Our long-term goal is to elucidate the molecular mechanisms governing the restructuring of the genome that allows for the transition from a specified cell type to a totipotent state. This transition occurs rapidly and efficiently immediatey following fertilization, during the initial stages of embryonic development. At this critical developmental stage, the zygotic genome is transcriptionally quiescent. Only when the cells have become totipotent and poised to differentiate does widespread zygotic transcription initiate. Despite the fact that this delayed transcriptional activation of zygotic genome is nearly universal among metazoans, the mechanisms governing this process and how it relates to the coordinated establishment of a totipotent state remain unknown. We have recently demonstrated that the Drosophila protein Zelda (ZLD) acts globally to facilitate the activation of the zygotic genome and propose that it is doing so by establishing a permissive chromatin environment. Through genome-wide binding studies, we have shown that ZLD is bound early in development to thousands of genomic regions that subsequently drive the first wave of zygotic transcription. These loci are later defined as regions of open chromatin and are bound by a large number of transcription factors that govern embryonic patterning. Through our initial studies, we are well positioned to define the mechanisms by which the zygotic genome is remodeled to create an environment permissive to transcriptional activation and cellular differentiation. We will use genetic, genomic, and biochemical strategies to determine the mechanism by which ZLD is acting as a pioneer factor to shape the chromatin environment of the early embryo by: 1) determining the role of ZLD in organizing the chromatin structure of the early embryo and 2) identifying cofactors required for ZLD-mediated genome activation. The mechanistic insights we will gain into ZLD function will advance our understanding of how totipotent genomes are established generally. Ultimately this work will have important implications for the generation of totipotent mammalian stem cells both in culture and in vivo.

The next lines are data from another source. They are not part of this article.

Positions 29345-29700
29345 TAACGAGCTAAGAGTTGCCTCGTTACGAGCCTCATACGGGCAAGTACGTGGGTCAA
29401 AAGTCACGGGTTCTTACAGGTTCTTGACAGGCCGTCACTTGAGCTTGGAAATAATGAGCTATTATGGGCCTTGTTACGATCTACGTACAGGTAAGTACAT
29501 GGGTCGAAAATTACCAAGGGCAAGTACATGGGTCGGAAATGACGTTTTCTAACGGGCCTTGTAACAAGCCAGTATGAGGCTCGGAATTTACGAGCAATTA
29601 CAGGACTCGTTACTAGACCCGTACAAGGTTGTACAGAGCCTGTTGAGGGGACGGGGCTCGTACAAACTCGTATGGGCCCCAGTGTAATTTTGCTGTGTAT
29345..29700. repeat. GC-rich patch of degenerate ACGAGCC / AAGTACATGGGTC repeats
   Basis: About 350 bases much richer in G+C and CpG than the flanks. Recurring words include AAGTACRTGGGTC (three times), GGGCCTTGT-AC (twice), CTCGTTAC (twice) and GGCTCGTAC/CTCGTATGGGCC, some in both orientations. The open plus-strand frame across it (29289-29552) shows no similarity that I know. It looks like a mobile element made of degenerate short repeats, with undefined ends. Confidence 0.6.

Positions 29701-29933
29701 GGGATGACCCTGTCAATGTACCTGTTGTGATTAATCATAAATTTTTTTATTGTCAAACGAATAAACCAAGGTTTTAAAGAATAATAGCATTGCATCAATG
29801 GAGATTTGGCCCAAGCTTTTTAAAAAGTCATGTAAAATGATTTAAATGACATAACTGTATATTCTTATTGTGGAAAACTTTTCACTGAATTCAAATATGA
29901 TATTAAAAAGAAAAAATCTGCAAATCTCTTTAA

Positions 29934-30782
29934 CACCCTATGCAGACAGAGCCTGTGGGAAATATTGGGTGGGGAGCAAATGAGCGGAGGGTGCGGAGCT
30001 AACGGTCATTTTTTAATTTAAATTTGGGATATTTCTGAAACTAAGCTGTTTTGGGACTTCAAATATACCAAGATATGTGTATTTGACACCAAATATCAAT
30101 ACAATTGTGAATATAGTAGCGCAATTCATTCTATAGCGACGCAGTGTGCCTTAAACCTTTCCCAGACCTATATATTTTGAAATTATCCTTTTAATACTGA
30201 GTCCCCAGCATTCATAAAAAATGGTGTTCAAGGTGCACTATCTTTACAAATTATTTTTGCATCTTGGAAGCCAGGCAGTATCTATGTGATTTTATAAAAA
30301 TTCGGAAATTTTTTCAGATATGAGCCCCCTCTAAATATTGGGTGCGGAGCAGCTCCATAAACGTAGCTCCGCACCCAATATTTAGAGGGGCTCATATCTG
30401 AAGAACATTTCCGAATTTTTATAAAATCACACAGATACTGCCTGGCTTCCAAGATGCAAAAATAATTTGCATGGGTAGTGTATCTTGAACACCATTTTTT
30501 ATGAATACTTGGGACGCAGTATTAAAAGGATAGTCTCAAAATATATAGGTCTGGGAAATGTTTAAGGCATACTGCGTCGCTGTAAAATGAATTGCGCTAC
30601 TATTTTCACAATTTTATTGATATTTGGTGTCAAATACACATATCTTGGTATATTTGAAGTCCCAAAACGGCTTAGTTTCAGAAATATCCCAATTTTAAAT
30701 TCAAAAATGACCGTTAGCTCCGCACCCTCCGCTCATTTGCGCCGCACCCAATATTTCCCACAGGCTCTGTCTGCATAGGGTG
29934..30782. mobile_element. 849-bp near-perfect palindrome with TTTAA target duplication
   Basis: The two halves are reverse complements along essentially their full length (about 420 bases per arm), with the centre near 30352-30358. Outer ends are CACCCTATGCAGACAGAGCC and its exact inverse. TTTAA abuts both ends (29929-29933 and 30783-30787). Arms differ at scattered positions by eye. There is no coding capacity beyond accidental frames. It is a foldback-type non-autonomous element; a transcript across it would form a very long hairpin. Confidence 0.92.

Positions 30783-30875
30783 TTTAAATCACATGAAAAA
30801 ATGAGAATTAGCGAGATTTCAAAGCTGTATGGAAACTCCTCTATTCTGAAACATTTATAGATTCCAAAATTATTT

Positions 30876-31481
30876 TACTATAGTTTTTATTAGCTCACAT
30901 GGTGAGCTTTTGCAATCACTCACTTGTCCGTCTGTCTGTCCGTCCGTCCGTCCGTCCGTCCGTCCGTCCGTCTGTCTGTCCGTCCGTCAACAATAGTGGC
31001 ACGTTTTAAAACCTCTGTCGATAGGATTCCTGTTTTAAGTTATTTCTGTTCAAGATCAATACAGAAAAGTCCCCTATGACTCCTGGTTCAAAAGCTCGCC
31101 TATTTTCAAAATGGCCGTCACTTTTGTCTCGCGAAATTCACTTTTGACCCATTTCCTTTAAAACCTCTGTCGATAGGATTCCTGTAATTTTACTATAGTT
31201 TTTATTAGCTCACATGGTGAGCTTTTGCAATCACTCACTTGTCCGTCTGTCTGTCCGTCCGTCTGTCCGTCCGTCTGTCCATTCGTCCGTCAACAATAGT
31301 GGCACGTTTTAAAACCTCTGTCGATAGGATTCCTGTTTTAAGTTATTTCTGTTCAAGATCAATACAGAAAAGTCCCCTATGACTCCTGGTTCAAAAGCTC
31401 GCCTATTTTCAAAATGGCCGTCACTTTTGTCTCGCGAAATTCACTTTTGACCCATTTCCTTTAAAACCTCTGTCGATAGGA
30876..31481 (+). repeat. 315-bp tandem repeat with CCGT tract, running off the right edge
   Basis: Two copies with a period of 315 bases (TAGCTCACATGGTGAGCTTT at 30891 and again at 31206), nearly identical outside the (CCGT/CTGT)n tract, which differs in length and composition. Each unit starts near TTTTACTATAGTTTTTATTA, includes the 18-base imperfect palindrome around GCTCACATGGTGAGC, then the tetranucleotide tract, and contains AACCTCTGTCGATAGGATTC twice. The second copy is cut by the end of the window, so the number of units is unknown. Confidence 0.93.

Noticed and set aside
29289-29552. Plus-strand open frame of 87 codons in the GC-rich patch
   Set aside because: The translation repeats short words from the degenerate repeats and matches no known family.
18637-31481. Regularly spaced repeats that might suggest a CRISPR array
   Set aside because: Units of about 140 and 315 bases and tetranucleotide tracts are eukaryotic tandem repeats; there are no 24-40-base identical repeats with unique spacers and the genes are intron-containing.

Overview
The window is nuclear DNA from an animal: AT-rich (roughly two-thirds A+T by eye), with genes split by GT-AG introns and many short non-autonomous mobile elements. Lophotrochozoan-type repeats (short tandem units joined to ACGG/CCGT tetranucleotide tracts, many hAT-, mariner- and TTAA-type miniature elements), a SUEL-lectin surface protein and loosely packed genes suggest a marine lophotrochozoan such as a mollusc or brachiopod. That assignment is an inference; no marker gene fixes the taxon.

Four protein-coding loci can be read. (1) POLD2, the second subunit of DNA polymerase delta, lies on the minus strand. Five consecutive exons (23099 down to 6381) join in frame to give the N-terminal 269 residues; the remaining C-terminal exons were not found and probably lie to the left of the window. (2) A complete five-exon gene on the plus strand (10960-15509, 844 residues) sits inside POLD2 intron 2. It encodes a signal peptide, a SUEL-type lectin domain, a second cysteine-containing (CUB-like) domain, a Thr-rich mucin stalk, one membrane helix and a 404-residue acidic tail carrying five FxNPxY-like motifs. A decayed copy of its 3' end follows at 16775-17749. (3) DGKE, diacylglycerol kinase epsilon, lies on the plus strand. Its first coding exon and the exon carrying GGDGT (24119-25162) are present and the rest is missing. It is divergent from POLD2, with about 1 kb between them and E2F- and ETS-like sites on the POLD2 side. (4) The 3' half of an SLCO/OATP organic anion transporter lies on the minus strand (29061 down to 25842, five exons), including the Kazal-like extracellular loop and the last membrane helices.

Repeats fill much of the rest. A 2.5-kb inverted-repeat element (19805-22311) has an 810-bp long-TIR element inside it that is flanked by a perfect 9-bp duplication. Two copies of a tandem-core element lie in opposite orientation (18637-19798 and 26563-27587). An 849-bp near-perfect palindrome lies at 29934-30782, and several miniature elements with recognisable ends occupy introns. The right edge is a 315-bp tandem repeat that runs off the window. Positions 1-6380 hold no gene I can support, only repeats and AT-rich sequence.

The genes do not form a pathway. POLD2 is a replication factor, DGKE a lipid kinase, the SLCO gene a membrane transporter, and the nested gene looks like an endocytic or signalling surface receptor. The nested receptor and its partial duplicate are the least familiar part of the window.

There is immense therapeutic potential in the ability to use stem cells for both the modeling and treatment of disease. While it has been demonstrated recently that stem cells can be generated in culture, this process is slow and inefficient. By contrast during embryonic development this process occurs quickly and efficiently. This proposal aims to provide insights into the rapid generation of stem cell populations by studying the mechanisms by which these cells are generated during development.
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